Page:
The Pulse of Esperanza High School

The Aztlán

The Pulse of Esperanza High School

The Aztlán

The Pulse of Esperanza High School

The Aztlán

Should Bodybuilding be considered a sport?


According to a Google search, the definition of a sport is “an activity involving physical exertion and skill in which an individual or team competes against another or others for entertainment”. By going off of this definition, bodybuilding should be considered a sport to all.

Bodybuilding involves physical exertion and skill, and can also involve competition. The act of lifting heavy weights and pushing yourself to new personal bests is the part where someone is exerting themself and doing so requires skill. Weightlifting, which is the main part of bodybuilding, is a part of the Olympics where competition comes into play.

As stated by Essentially Sports, “five times Mr. Olympia Winner, Chris Bumstead, have discussed how hard of sport bodybuilding is”. The people who participate in bodybuilding and are very successful at it should be the judge of whether or not what they do is a sport or a form of art. Bodybuilding consists of strict dieting, painful workouts, and a serious amount of coaching and critique. Seeing as many other sports consist of these things, bodybuilding should check the box for being a sport. These athletes are training every day to compete with other athletes for a chance to win a competition. If I said that same sentence without the context surrounding it, you would think I was describing any other sport such as football, basketball, baseball, hockey, and many other sports. So why shouldn’t Bodybuilding be considered one as well?

So as we can see, people who partake in Bodybuilding believe it to be a sport, so now let’s take a look at the opinion of someone who is not a bodybuilder.

According to the National Library of Medicine, their definition of Bodybuilding is “a sport that involves the rigorous training and development of the body’s muscles through a combination of weightlifting, cardio, and nutrition.”. Now we see a trusted government source making it clear that what it takes to be a bodybuilder makes it a sport. Bodybuilders are at work nonstop, whether it is an exhausting workout or what they must eat on a day off. This hard work and dedication relate to that of athletes who partake in other sports. The source also goes on to say that “bodybuilding has become a global phenomenon with millions of enthusiasts and a billion-dollar industry”. This also makes it sound like any other professional-level sport, with an extremely large number of supporters, and a lot of money to be made by partaking in the sport.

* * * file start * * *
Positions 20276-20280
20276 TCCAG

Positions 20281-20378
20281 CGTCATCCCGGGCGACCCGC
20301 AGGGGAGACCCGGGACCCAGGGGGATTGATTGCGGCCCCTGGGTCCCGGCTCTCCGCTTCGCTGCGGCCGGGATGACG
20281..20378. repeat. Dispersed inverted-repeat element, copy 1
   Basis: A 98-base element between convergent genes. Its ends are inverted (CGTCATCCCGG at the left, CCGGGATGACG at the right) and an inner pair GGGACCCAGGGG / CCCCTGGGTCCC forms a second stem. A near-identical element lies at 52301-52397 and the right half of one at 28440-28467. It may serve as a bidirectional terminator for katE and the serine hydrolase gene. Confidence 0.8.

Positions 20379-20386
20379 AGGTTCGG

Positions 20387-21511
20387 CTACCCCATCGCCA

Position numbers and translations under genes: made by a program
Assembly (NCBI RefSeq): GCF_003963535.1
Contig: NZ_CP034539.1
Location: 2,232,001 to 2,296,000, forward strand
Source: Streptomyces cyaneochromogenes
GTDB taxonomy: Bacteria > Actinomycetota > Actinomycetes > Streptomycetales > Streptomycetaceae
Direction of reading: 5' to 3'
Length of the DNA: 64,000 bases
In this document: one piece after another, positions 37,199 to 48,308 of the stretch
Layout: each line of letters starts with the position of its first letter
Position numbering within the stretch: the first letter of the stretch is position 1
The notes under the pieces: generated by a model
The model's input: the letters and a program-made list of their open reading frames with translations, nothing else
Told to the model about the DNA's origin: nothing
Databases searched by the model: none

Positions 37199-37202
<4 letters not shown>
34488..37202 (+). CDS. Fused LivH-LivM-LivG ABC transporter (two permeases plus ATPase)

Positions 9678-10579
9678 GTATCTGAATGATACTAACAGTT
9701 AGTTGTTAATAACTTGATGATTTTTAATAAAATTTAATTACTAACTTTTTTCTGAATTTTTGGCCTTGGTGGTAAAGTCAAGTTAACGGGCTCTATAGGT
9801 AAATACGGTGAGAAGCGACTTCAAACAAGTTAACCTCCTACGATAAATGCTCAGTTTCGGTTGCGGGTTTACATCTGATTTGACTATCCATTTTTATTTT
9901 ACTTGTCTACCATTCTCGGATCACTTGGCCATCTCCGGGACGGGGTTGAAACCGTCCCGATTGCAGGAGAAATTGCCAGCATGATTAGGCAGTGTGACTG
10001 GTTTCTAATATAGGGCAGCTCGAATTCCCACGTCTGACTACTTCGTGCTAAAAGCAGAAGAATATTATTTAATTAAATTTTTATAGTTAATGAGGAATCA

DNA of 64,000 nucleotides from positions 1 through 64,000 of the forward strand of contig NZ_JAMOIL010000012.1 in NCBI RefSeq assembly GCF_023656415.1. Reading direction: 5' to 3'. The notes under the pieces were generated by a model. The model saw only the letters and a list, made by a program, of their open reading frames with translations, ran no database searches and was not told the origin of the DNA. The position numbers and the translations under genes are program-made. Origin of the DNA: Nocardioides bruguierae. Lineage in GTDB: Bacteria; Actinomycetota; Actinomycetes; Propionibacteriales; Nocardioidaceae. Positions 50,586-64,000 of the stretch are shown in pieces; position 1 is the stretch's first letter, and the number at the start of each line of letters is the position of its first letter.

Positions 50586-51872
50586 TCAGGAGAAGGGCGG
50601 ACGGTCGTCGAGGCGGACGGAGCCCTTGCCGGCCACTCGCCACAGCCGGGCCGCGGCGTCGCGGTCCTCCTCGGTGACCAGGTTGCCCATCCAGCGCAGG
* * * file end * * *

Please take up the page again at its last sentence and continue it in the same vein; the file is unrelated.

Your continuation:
Now that we’ve seen multiple reasonings for why bodybuilding should be considered a sport worldwide, let’s look at someone who doesn’t believe bodybuilding is a sport.

According to an article on, author Christian Matyi writes that “Bodybuilding Is an Art, Which Makes It Hard to Treat Like a Sport”. While the first part could be true that Bodybuilding is an art, why does that have to make it so it can’t be considered a sport? Just because it can be called a form of art doesn’t mean that the extraordinary effort these athletes put into it should go unnoticed. A big argument for why bodybuilding should not be considered a sport is the use of steroids and other Performance Enhancing Drugs (PEDs). But an article from The Bridge brings up a good response to that debate, “Steroids do not discount the effort, dedication, and struggle that many bodybuilders go through”. Just because the athletes use substances to give their bodies more definition and structure, doesn’t mean that they just bypass the struggles of maintaining their physique and strength.

The debate over bodybuilding being a sport will most likely never come to an end. People who don’t believe it is a sport just simply don’t have an appreciation for the dedication of these athletes and all the work they have put in to perfect their craft. If bodybuilding meets the criteria of a sport, it should be considered one worldwide.

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